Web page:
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Law & Order Discuss If we can't keep drugs out of the prisons, how can we keep them out of the country? at the Political Forums; Xolo above means you nailed it....

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Old 11-01-2013, 07:18 PM
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Default Re: If we can't keep drugs out of the prisons, how can we keep them out of the countr



Xolo above means you nailed it.
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Old 11-07-2013, 02:04 PM
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Default Re: If we can't keep drugs out of the prisons, how can we keep them out of the countr

A variation on the corrupt cops theme:
Quote:
THE CROOKED COP AND THE CASE OF THE VANISHING GUILTY PLEA [FEATURE]
The Crooked Cop and the Case of the Vanishing Guilty Plea [FEATURE] | StoptheDrugWar.org
Special to the Chronicle by Houston-based investigative journalist Clarence Walker, cwalkerinvestigates@gmail.com. This is the latest in his continuing series of stories about prosecutorial misconduct and police corruption in the drug war.
In an unusual recent case, the US 4th Circuit Appeals Court overturned a crack cocaine conviction despite the defendant having pleaded guilty. The case involving Baltimore drug dealer Cortez Leon Fisher was not overturned because the plea agreement was coerced or not voluntary -- the usual standard -- but because it was based on the lies of a corrupt police officer.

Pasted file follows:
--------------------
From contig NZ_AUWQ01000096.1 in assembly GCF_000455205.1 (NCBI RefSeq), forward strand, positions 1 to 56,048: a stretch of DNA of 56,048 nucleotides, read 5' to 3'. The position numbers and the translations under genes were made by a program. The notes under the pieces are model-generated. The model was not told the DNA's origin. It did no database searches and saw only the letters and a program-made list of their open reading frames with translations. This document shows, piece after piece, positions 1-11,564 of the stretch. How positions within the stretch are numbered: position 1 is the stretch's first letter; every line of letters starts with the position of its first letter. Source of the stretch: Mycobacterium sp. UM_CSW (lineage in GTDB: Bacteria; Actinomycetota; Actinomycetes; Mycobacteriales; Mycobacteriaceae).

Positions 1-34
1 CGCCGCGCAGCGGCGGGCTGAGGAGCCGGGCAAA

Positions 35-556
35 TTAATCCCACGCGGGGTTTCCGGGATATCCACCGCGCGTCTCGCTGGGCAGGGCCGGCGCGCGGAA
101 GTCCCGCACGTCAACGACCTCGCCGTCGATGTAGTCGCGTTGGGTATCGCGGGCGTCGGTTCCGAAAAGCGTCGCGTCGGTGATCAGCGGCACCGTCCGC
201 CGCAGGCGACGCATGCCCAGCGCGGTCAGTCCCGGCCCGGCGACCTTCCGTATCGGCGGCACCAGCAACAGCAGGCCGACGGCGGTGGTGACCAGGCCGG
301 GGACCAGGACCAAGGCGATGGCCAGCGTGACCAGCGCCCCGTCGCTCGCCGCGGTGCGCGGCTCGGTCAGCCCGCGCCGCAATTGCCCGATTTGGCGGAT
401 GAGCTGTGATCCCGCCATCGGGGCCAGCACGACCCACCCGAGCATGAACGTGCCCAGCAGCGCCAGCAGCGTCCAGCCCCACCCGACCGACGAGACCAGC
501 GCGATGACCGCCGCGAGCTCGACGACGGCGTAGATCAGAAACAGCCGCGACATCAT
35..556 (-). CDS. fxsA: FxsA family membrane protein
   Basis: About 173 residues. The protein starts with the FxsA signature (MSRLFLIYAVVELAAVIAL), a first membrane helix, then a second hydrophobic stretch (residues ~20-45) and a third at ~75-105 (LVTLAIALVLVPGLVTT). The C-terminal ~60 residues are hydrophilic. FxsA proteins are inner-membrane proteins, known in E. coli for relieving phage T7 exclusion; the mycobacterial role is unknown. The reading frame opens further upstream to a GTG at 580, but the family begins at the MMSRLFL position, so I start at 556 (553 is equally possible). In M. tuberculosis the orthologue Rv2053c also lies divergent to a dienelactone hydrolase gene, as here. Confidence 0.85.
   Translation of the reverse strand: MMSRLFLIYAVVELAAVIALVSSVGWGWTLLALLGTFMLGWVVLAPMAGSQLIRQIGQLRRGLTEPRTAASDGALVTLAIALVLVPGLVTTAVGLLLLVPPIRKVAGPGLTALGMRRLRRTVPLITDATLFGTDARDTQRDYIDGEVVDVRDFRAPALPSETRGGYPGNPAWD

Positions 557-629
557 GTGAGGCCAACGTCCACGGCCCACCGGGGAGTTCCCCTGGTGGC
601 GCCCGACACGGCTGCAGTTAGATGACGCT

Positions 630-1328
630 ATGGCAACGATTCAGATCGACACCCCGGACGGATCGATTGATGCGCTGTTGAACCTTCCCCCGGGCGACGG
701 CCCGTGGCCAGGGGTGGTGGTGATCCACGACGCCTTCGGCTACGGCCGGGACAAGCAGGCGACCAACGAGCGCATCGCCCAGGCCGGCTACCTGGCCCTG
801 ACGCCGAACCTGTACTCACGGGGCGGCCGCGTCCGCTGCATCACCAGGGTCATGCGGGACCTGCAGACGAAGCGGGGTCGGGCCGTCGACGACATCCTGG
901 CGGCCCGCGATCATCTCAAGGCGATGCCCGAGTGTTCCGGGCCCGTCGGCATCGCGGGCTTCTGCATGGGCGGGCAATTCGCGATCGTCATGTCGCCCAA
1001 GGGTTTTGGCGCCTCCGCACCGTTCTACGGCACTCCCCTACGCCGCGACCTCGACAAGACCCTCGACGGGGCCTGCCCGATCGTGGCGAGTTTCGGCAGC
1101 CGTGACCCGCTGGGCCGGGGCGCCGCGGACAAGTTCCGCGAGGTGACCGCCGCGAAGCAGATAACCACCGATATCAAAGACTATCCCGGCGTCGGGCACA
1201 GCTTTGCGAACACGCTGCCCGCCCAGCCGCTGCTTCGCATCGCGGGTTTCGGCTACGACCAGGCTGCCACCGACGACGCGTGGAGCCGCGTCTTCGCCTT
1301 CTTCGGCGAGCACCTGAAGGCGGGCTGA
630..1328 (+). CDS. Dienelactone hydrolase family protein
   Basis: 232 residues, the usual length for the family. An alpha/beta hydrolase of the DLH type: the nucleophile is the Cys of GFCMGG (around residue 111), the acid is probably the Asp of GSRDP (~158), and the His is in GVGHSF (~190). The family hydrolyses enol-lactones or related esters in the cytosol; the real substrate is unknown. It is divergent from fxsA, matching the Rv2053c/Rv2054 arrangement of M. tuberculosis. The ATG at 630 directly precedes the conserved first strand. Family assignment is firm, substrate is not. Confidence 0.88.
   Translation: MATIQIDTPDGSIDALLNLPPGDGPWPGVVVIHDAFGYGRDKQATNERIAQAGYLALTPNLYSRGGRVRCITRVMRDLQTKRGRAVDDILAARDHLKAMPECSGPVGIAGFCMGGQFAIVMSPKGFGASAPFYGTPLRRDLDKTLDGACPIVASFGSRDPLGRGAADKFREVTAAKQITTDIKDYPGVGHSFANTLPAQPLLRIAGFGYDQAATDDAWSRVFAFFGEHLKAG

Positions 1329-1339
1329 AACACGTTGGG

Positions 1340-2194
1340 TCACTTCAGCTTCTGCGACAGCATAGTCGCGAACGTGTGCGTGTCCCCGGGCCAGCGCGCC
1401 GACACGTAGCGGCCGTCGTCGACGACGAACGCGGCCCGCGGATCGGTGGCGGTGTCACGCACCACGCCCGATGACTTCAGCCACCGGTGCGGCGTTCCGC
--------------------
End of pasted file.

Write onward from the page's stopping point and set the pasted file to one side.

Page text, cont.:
The case -- but not this tale -- began with an October 29, 2007 raid on Fisher's home executed by Baltimore police officer and DEA drug task force member Mark Lunsford. The search turned up crack cocaine and a loaded weapon. To avoid a decades-long stretch behind bars, Fisher copped a plea to one count of possession of crack cocaine with intent to distribute and one count of possession of a firearm by a convicted felon. Federal District Court Judge Frederick Motz then sentenced Fisher to 10 years in federal prison.
Fisher subsequently appealed to overturn his plea agreement after Lunsford was indicted on theft and perjury charges involving his use of bogus informants to falsely arrest and rip off drug dealers. In July 2010, the crooked cop got 20 months in federal prison for his crimes.
Lunsford's arrest and conviction uncovered a pattern of fabricating evidence to enrich police officers and selected informants, who received payments in cases in which they had not provided information. Reward money was fraudulently awarded to undeserving informants, and the proceeds were split between Lunsford and the snitches.
A search of Lunsford's home turned up jewelry belonging to alleged drug dealers and $46,000 in cash stolen from them. Federal prosecutors made no effort to return the stolen money to its rightful owners, but instead seized it for their own coffers.
But it gets worse. Lunsford also had a long history with Fisher and some of his family members, whom he had previously arrested on drug charges, some of which had been dismissed. In this light, Lunsford's pursuit of Fisher takes on the appearance of a personal vendetta.